Heineken Cape to Rio - Despite a diversion in mid-Atlantic to help another yacht which had run out of water, Dale Kushner’s Xtra-Link arrived in Rio on Friday morning to take third place on handicap in the Heineken Cape to Rio yacht race.
Xtra-Link is the fourth boat to cross the finish line in Rio and could still take second place overall if, in the unlikely scenario, Mike Robinson’s Ciao Bella hits a big hole and doesn’t pitch by Saturday.
Gerry Hegie’s City of Cape Town, the overall winners of the race, arrived on Tuesday morning.
Commenting about the dramatic request from race headquarters asking Xtra-Link to go to the rescue of the stricken Izivunguvungu, Kushner made it clear that he had no desire to see yacht disqualified from the race.
'The rules are very clear, black and white, about taking water on board, but my personal opinion is that I would not want them disqualified. Rather give them a twenty-four hour penalty or something, that would be fair.
'It wouldn’t affect us if they were disqualified or not, but obviously I would feel sorry for anybody if they sailed all this way and didn’t get a result. It would be very sad.'
Kushner also believes that crew members on board Izivunguvungu, skippered by Kader Williams, could have died if they had not received water: 'I have a funny feeling that they had already opened their life rafts to take the water out of them (life rafts) such was the shortage of water on board their yacht.'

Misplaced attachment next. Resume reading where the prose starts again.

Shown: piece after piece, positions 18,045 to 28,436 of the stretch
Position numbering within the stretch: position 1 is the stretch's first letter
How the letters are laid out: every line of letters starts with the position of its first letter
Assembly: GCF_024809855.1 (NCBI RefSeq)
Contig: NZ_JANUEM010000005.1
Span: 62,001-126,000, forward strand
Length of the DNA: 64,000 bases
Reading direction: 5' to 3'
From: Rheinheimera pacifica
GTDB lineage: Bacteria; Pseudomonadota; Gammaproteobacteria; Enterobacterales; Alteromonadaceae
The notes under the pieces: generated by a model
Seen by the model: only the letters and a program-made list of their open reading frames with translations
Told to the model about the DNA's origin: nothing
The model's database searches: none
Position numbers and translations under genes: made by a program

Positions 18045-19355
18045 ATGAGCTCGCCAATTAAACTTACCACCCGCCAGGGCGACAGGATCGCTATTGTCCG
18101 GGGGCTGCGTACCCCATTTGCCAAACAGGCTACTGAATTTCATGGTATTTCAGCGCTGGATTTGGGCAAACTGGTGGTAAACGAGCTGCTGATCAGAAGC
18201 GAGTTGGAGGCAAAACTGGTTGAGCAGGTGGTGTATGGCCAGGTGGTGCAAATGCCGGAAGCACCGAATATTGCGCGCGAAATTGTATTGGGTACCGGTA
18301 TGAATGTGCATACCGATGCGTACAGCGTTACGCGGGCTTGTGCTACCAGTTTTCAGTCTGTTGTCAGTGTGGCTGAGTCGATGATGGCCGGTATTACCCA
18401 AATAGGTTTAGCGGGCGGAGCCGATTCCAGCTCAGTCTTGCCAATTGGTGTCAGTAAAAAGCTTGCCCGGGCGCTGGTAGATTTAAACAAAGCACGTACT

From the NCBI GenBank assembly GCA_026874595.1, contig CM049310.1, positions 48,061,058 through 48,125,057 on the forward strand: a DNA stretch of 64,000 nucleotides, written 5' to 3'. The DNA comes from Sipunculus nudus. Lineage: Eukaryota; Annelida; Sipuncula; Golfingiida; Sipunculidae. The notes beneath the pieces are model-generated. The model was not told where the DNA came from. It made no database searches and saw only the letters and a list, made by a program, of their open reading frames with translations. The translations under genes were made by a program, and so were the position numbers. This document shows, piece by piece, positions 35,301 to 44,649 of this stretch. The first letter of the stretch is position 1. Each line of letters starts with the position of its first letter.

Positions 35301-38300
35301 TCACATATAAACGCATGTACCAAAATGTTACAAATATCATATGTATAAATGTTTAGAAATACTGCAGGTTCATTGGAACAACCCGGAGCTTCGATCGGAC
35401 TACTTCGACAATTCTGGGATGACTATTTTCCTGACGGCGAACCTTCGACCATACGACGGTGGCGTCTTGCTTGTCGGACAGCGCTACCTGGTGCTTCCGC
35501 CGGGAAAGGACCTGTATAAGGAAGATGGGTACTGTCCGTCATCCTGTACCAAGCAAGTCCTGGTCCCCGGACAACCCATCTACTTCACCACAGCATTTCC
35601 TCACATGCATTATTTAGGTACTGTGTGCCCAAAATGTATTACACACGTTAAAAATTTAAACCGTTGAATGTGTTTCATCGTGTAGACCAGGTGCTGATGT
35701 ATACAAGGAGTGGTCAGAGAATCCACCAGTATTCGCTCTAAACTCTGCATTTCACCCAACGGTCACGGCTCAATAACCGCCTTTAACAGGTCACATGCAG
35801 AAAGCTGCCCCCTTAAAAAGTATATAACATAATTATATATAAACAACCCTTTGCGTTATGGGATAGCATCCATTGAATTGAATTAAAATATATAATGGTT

Kushner breezed into Rio averaging about 14 knots on a favourable asymmetric angle, with South African navy entry Yachtport SA, lying sixth on handicap, arriving just before midday.
'It’s all surreal, being out there in the vast seas and now coming back and slap bang into civilisation. It’s going to take some adjusting,' said Yachtport watch captain Andre Bestha.
Kushner’s approach to Rio saw Xtra-Link sailing through seas riddled with oil rigs and then followed by the welcoming sight of a school of dolphins and the sounds of local music stations with good reception.
Yachts that should arrive in Rio by the weekend include, Izivunguvungu, presently 293nm from the finish after yesterday’s 24-run, and Nora Simrad (180nm), skippered by Norwegian Jan Evang.
Cape Storm, which had a promising start to race, was still 439nm from Rio, largely because skipper Sean Cummings sailed the yacht into a high pressure zone and then even deeper into it, resulting in windless conditions for an extended period.
For daily positions, click here http://www.rcyc.co.za/c2r.html